31 Oct Calling all Pollies?
Calling all Pollies?
Sunday saw the state go into care-taking mode after the Palaszczuk government set the 25th of November as the election date.
As we have spoken about many times Strata reform in QLD is still in limbo having progressed at a snail’s pace over the last 3 years of government partly due to its enormity and partly due to prior election promises.
With final recommendations now closed the scene is set for a newly appointed political party to grab the reigns and deliver on this 4 year review. It’s now time for the ALP, LNP, Greens and One Nation to show their hand and commit to the over 1 million people representing 25% of the QLD population who live, own or rent in Strata units across QLD.
Each party needs to respond to key election priorities from the Strata sector and give clear commitment to the changes and reform required to archaic 20 year old laws.
There needs to be a clear election promise to act and act early in the new political term, if elected, on the following Strata sector priorities;
SELF–GOVERNING STRATA COMMUNITIES
Enable strata communities to make by-laws on towing, pets and smoking that bind all residents equally.
Implementing draft legislation based on the recommendations received on the 2017 government Property Law Review Options Paper Recommendations | Body corporate governance issues: By-laws, debt recovery and scheme termination.
MODERNISE ARCHAIC ADMINISTRATIVE PROCESS
Enable strata communities to communicate and vote electronically including the serving of general meeting notices (whether by amending the BCCM Act or the Electronic Communications Act)
Amend minimum spend for committees to a more reasonable amount that enables committees to act responsibly and timely without the need for a general meeting when expenditure exceeds the committee’s spending limit.
Implementing draft legislation based on the recommendations received on the 2017 government Property Law Review Final Recommendations Procedural issues under the Body Corporate and Community Management Act 1997,
Abolishing the need for common seals for bodies corporate,
Strengthen disclosure scheme by introducing mandatory checks at time of Development Approval at Council level.
STRENGTHENING CONSUMER PROTECTION
Broaden the statutory insurance scheme offered by QBCC to specifically include buildings three Storeys and higher,
Implement more accountability for building integrity by tightening the requirements for building products and the standard of installation,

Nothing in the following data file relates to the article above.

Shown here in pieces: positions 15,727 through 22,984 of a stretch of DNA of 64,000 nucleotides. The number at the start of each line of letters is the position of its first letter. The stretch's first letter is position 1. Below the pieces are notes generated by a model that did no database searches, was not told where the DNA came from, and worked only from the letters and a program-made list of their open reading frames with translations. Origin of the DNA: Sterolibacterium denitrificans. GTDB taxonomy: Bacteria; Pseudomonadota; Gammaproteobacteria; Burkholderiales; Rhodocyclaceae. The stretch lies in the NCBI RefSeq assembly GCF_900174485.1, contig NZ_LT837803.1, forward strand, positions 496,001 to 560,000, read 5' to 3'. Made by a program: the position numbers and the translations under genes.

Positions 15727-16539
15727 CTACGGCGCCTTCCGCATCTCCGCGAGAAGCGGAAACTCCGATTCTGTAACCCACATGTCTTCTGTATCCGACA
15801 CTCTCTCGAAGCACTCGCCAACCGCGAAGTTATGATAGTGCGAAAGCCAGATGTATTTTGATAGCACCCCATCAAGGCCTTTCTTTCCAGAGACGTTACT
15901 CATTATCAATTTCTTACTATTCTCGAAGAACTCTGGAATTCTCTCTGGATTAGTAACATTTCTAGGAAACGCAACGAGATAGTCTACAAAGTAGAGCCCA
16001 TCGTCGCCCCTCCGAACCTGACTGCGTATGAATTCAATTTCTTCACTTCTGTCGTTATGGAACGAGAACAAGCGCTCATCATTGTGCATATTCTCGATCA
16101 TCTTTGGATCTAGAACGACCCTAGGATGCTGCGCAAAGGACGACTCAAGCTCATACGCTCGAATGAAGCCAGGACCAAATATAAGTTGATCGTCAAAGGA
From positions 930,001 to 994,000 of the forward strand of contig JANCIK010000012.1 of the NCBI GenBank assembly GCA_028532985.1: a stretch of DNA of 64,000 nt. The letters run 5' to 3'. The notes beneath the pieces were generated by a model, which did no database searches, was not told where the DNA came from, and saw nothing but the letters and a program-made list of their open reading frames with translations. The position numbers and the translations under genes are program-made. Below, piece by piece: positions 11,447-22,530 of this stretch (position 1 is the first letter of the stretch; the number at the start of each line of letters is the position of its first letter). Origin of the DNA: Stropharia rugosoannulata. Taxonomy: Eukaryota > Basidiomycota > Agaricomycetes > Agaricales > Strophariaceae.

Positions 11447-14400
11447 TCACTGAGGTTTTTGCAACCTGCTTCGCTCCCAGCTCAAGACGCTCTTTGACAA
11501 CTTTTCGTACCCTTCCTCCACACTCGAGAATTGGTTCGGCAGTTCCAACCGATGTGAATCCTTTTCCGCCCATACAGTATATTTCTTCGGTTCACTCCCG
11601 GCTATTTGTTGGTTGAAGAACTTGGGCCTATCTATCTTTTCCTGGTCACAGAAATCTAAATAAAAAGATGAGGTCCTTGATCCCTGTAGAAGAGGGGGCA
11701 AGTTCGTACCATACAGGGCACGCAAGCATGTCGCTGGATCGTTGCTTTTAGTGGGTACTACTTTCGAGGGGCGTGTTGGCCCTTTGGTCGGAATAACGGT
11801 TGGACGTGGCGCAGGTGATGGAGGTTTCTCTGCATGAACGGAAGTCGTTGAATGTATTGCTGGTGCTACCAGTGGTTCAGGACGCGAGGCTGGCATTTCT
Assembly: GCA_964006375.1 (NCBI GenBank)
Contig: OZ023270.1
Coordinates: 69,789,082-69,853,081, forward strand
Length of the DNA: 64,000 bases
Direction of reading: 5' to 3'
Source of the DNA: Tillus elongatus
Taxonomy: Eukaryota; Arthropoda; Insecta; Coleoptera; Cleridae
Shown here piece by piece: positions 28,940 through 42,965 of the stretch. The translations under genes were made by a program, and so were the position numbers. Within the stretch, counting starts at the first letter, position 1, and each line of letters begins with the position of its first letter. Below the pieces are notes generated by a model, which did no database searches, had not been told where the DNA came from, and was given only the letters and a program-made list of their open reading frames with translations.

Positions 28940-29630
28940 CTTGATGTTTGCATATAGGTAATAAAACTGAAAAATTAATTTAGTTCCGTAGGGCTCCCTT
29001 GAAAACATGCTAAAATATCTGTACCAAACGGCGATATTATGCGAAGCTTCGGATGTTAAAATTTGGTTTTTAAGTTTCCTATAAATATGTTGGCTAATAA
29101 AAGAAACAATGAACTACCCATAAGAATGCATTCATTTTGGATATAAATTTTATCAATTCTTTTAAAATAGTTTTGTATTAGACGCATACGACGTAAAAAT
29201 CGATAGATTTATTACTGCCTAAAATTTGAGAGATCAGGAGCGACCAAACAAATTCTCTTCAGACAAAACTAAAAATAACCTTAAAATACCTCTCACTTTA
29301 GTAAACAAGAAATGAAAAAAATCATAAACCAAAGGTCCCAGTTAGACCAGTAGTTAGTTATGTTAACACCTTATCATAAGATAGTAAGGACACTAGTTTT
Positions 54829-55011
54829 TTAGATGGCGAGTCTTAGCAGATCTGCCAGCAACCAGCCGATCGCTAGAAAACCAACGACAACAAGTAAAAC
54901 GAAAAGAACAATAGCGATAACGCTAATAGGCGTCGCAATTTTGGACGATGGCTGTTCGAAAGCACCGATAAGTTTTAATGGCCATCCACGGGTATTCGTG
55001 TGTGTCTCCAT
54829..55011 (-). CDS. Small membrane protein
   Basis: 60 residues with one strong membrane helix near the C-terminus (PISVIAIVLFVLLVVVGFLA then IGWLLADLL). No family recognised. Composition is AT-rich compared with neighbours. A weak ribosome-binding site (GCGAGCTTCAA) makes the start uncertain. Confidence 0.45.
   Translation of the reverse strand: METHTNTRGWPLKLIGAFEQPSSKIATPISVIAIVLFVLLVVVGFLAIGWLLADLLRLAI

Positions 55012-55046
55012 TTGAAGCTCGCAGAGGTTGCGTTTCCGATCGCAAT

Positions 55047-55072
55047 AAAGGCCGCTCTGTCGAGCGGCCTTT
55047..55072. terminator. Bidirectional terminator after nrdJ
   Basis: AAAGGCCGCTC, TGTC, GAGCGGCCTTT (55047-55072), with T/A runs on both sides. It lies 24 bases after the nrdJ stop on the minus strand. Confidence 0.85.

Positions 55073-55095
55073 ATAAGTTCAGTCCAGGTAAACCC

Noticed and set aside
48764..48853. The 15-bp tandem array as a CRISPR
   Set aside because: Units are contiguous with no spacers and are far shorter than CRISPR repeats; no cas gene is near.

Save consumers unnecessary expenses by for example amending Section 79 of the standard module, and corresponding provisions of the other modules, to require an original owner to hand over all development approvals relevant to the development work associated with the constructions of the building/s, creation of the lots, and the establishment of the scheme.
Initiate feasibility study to add strata title schemes to the QBCC statutory Home Warranty Scheme,
Investigate insurance implications of current and draft legislation to determine whether strata schemes are disadvantaged and uninsurable under the Building and Construction Legislation,
Introduce more accountability on the certifier, builder and developer by way of increasing obligations at first AGM as suggested in previous Issues/Options Papers or alternatively at time of CMS registration,
Address North Queensland insurance affordability issues by reallocating the previously committed $12.5m to identify building defects (e.g. cladding) and identify a suitable party to inspect schemes,
Investments of $1.8bn in body corporate funds across Queensland warrant a requirement for professional strata managers to have a minimum education and knowledge standard.
TIGHTEN STRATA MANAGER QUALIFICATION FRAMEWORK
To achieve better consumer protection for the owners of 459,000 lots in Queensland a form of registration can ensure better quality strata Managers.
Introduce mandatory entry qualifications for professional strata managers or a minimum registration requirement on the basis of Professional Indemnity Insurance and Code of Ethics,
Assess feasibility of ongoing Continuing Professional Development requirements for strata managers to ensure adequate and up to date education,
Consider funding of strata management qualifications either on state or federal level to support skills shortage.
It will be clear the only way to real reform for owners, Strata managers and occupiers is for a vote for the party that commits to these key election priorities.
Simon Barnard is the Managing Director and Principle of Hartley’s Body Corporate Management which is a medium sized strata firm established in 2004 at Sherwood and now operating out of Graceville, Newstead, North Lakes and Bribie Island.
Simon is in his 5th year as President of the Board of Strata Community Australia (QLD) and was recently recognised for his service to the industry with a fellowship of the organisation.
Simon also sits on the SCA National Board and is engaged at an International level through many consultative groups and associations.
He meets regularly with the Industry Stakeholders group which is convened by the Commissioner for Body Corporate and Community Management and the Office of the Attorney General and actively engages at all levels of government.
Simon has recently been invited to represent the Strata industry on the QLD Government Ministerial Housing Consultative Committee tasked with advising on developing and delivering quality housing outcomes for people and communities.
His contributions at an International, National and State level involve working with key stakeholders and government to ensure lot owners, industry employees, suppliers and Bodies Corporate needs are addressed through Government policy reform, education and training.